Omohundro Institute of Early American History & Culture

Leading Early American Scholarship Since 1943

The Octo

Blogging Early America

Feeds from popular blogs selected by Katy Telling, Ph.D. candidate at William & Mary, and Joseph M. Adelman, Assistant Editor, Digital Initiatives

Uncommon Sense - the blog

Uncommon Sense - the blog

Our interest in commemorating the 250th anniversary of American independence involves a significant look backwards at the American past—and at some of the classics that the OI has published on Revolutionary America. This month, we feature Linda Kerber’s Women of the Republic: Intellect and Ideology in Revolutionary America, which first appeared in 1980. One of a group of pathbreaking books researched in the 1970s and published in the early 1980s, Women of the Republic has introduced generations t

Baltimore Histories Weekly

BHW 17: May 27, 2023 “Sadness, shock, anger.” These are the words Black Baltimorean Kenny Dennis used to describe his response to the assassination of Dr. Martin Luther King Jr. [1] Dennis was a high school student at the time. This article is the second part of a four-part series on “Revisiti...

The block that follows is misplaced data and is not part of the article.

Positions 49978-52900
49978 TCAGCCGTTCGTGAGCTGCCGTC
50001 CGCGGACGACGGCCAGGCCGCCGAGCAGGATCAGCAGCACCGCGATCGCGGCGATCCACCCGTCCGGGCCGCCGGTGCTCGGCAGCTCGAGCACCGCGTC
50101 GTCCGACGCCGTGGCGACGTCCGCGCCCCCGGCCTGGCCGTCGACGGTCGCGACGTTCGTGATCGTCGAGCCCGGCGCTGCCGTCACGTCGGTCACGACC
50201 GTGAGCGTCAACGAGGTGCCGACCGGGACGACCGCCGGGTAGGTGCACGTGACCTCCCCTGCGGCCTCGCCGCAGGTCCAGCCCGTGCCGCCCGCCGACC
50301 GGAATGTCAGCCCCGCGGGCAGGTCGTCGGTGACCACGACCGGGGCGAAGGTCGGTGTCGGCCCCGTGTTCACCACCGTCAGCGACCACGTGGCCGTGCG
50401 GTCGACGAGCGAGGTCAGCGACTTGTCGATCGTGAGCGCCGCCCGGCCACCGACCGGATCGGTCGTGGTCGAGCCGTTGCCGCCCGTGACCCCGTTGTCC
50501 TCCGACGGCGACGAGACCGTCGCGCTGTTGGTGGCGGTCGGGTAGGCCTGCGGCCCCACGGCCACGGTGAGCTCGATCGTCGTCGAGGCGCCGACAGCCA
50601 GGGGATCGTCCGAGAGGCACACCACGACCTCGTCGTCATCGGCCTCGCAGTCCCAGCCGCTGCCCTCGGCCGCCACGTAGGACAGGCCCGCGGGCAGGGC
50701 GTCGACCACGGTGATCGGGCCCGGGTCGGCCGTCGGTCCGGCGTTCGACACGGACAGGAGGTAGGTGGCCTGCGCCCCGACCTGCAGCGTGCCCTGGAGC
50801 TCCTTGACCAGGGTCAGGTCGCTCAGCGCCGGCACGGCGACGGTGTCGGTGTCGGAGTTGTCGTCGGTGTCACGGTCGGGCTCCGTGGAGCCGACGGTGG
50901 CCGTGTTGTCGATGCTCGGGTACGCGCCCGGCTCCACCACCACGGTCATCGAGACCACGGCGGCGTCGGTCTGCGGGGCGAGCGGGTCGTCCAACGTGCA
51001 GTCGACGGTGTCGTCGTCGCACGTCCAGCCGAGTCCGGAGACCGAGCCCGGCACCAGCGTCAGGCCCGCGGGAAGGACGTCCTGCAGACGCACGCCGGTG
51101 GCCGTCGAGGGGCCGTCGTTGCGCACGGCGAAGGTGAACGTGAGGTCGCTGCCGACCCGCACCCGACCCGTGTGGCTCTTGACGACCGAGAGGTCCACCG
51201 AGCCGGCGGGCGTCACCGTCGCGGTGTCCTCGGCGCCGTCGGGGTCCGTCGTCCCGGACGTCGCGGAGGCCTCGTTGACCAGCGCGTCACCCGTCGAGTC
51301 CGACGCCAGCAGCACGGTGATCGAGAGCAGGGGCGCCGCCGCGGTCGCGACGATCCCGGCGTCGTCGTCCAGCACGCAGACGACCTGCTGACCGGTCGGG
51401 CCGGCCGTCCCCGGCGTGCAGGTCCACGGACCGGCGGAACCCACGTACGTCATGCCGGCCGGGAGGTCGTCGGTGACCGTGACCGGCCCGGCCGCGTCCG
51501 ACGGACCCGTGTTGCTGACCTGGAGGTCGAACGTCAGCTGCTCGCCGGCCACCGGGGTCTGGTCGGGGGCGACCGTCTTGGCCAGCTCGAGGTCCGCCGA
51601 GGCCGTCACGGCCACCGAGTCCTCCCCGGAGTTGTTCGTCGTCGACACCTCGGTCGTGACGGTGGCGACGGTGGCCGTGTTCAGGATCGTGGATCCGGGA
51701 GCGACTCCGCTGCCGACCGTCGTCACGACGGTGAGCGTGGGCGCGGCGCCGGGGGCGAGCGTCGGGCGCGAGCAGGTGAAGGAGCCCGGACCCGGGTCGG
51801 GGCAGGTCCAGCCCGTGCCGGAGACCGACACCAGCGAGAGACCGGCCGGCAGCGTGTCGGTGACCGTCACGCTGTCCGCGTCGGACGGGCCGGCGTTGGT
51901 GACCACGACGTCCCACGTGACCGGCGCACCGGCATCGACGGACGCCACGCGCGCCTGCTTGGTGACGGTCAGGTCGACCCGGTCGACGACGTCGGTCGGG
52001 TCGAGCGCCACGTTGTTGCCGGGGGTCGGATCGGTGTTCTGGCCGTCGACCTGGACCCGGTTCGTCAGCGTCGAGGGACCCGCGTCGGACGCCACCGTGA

American Philosophical Society

Spring at the APS means many things. Some of my favorite spring happenings, though, are the exhibition opening and the return of the Museum Guide team. So, when you visit the newest exhibition, Pursuit & Persistence: 300 Years of Women in Science, be sure to say hello to the team or even ask the...

First Draft

Today, one can spend virtually every moment with a soundtrack of recorded music. In addition to personal music libraries, consumers have access to algorithm-fed playlists to match every conceivable...

Age of Revolutions

By Sibylle Fourcaud This article is part of our series entitled “Exiled: Identity and Identification,” which explores the semantic evolution of exile and the lived experiences of people seeking refuge across the Atlantic World during the long nineteenth century. It was presented original...


Who was that traveler? And what did she signify to the poet? The post Phillis Wheatley’s “Mrs. W—”: Identifying the Woman Who Inspired “Ode to Neptune” appeared first on Commonplace....

Black Perspectives

This post is part of our online roundtable on Kaysha Corinealdi’s Panama in Black. Every October since 1995, Panamanians in Brooklyn...